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Saturday, September 29, 2012

The return of Ruby, the "Anti-Barbie"

My three-year-old saw this picture and asked,
"Is that a real Barbie? Is that a real doll? She is
cutting her hair." LOL No traumatizing here...
Remember Ruby?

A few years ago I posted a picture of Ruby, The "Anti-Barbie" and compared her with the current bizarre Mattel brainchild, Bratz dolls. A little backstory: a dad and his daughter were at the mall somewhere, caught a glimpse of The Body Shop's Ruby ad, and he basically flipped out and said his daughter was "traumatized." (I'm curious how many Victoria's Secret mannequins they had passed during that shopping trip.) Mattel then stepped in and took over.

After filing a cease and desist order to The Body Shop, the ad got pulled.

What I didn't realize was that this ad campaign originally debuted over a decade ago in 1998, before Twitter and Facebook, and as one writer put it, "If something went viral, it usually required a trip to the doctor's office." Now with the virtual explosion of social media, Ruby made somewhat of a comeback.

Since I first saw that ad two years ago, and I really haven't thought much about Ruby since, until I started making Barbie clothes for my daughter's dolls. As I studied patterns and then the mass-manufactured clothes, I remembered that ad and the freak out episode Mattel had surrounding it.

It seems that Mattel's energy is misdirected in their efforts to get the Body Shop to cease and desist: she looks, really, nothing like the "real" Barbie, and is merely a representation of a doll, any doll, not just Barbie. There are copycat Barbies everywhere, so why not go after those people, too?

Strangely enough, it didn't appear as though Mattel were going after the manufacturer of the doll, just the people who are showing us the image. So in other words, they can't stop someone from actually making a doll like this, but they can just try their hardest to keep us from seeing it.

Ironically, in the late 1950s, Barbie's creator had been to Germany and saw a similar doll, called Bild Lili, taking it back to the US to her husband, the co-founder of Mattel. The irony of Barbie's debut smacks of theft, in some ways. Later, Mattel acquired the rights to the German company, and Barbie's European cousin was no longer produced.

If Ruby were to really be created as a doll for the public market, it seems like she would threaten Barbie's livelihood about as much as Barbie moved in on Bild Lili's territory back in 1959.

There are countless styles of fashion dolls out there, many re-tooled and redesigned by adult collectors whose vast collections of Barbie-like dolls, clothing, shoes and furniture would make any kid envious. They are often produced in Japan, and can be made to look like celebrities, rugged men, glamourous women with excessively large breasts - just about anything you can think of - except overweight. And we know that even with two body redesigns (which may have been prompted by the Ruby ad, along with cries of protest by concerned parents), Barbie and her gorgeous body is still not really what the average American woman looks like, a size 14 - which is more like what Ruby looks like (as the ad truthfully suggests).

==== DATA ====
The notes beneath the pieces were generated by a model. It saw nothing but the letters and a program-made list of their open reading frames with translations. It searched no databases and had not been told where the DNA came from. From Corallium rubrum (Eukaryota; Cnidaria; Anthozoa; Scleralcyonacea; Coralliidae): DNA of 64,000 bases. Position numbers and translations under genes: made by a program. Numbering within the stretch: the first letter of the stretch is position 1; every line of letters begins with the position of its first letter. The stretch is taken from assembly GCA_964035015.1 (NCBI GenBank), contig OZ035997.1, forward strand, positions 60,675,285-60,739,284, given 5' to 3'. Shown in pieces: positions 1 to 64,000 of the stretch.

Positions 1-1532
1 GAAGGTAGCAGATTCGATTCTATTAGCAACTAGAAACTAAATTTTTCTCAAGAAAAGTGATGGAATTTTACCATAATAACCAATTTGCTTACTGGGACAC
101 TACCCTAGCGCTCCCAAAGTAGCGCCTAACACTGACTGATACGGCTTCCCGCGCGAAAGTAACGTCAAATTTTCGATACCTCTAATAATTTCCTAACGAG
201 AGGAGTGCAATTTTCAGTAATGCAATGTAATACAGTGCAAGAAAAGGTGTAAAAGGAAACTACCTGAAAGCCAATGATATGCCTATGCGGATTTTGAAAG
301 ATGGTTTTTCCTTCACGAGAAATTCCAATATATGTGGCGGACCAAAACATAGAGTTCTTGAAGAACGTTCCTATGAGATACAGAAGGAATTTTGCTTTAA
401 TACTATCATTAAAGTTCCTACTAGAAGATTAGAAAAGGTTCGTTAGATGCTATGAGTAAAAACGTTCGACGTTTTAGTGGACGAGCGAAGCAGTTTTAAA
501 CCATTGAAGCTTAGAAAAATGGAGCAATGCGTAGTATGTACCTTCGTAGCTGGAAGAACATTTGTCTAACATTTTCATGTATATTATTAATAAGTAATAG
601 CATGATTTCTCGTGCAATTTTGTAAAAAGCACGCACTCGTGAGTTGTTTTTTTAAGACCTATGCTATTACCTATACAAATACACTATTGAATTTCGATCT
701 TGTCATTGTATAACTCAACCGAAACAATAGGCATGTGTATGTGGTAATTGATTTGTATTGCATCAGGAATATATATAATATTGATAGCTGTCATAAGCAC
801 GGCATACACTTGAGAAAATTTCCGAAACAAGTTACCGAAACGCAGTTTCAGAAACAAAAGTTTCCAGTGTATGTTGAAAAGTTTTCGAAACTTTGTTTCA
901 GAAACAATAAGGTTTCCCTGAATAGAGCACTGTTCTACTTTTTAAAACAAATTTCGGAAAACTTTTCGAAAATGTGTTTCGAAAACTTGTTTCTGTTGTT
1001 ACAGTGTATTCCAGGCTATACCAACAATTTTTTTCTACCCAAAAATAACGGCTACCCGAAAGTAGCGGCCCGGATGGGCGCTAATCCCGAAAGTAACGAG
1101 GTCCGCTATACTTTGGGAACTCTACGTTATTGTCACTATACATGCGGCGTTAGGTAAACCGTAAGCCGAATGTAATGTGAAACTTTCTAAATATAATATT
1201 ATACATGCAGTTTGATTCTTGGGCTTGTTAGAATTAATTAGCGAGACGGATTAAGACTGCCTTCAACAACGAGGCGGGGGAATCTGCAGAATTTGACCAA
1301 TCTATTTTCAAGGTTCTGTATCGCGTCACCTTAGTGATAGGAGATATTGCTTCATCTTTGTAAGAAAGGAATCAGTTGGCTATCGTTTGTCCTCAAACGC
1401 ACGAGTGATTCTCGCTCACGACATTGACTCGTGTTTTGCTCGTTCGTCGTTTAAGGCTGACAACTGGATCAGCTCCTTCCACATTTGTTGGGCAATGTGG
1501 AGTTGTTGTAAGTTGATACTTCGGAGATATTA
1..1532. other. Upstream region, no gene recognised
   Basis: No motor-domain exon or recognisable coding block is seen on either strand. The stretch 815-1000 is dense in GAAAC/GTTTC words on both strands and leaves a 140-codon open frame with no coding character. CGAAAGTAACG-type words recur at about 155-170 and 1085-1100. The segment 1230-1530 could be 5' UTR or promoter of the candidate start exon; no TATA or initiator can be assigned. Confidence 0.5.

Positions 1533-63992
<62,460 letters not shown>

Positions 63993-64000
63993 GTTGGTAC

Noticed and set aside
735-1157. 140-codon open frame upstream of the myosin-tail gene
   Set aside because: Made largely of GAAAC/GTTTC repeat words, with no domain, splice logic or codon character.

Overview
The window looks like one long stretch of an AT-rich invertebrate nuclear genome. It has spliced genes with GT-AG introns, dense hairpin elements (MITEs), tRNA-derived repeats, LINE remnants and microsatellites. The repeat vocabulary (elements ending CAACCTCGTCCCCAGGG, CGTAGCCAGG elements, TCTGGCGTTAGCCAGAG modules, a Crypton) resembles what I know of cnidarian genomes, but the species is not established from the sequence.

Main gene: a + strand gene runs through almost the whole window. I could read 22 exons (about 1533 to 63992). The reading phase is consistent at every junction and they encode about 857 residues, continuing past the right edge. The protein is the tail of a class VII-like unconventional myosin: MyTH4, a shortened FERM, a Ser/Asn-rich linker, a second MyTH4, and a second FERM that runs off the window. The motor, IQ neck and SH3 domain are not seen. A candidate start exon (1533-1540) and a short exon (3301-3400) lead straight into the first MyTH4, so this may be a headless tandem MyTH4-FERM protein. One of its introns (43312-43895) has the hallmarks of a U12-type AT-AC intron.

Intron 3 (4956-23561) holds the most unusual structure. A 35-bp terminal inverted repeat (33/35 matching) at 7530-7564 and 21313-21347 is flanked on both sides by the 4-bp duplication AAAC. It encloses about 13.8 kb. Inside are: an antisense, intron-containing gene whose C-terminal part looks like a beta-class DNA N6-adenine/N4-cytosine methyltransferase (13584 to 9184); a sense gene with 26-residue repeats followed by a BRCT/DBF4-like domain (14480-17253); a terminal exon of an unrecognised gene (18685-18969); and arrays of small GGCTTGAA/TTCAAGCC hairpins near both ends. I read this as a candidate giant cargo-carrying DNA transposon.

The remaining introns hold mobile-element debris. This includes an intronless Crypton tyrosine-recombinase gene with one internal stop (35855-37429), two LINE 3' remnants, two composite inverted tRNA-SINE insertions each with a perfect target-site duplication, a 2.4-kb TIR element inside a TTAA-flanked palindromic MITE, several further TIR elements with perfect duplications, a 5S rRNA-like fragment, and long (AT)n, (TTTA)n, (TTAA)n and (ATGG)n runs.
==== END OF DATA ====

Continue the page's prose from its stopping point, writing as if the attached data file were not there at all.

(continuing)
Because we all know that nurses everywhere
wear satin scrubs and sky-high heels. It was
either this or the astronaut costume.
As far as wardrobe choices, it seems like Barbie is devolving somewhat. Decades ago when she first came out, there were beautifully-styled dresses, jackets with linings and real tags, tennis outfits, all kinds of clothing - all of which looked very realistic. While it's true that changing times and hemlines are probably what Barbie's wardrobe reflects upon most, it's still not that true-to-life. The career dolls are still around, and I recently bought an astronaut suit (with matching helmet and boots!) for my daughter's birthday. But I made a pact with myself when I started buying those dolls for her - I'd rather see them naked all the time than with the barely-there clothing she often comes with. I contest that while ball gowns are very pretty and glamourous (I think girls prefer the long, flowing ones over the often tight-fitting, super short ones Mattel seems to be churning out), Barbie needs a good dose of reality in her wardrobe. Most of us do not wear negligee-type dresses out in public, or silk scrubs and platform shoes to our nursing jobs. If you want Barbie to have a realistic wardrobe that looks like a pint-sized version of your own, you have to make it yourself.

So Mattel was upset by the image of Ruby, yet condones the sexed-up, almost prostitute-ish look of Bratz dolls in their skimpy, barely-there clothing, platform shoes and heavy makeup. Barbie's own wardrobe generally consists of unrealistic, often revealing clothing, a complete departure from the original designs that were miniature versions of clothing real people would wear. Much like today, when the doll was first introduced, parents protested her unrealistic chest size. Despite the protests of parents now about the appearance of the Bratz doll, they still continue to be top sellers.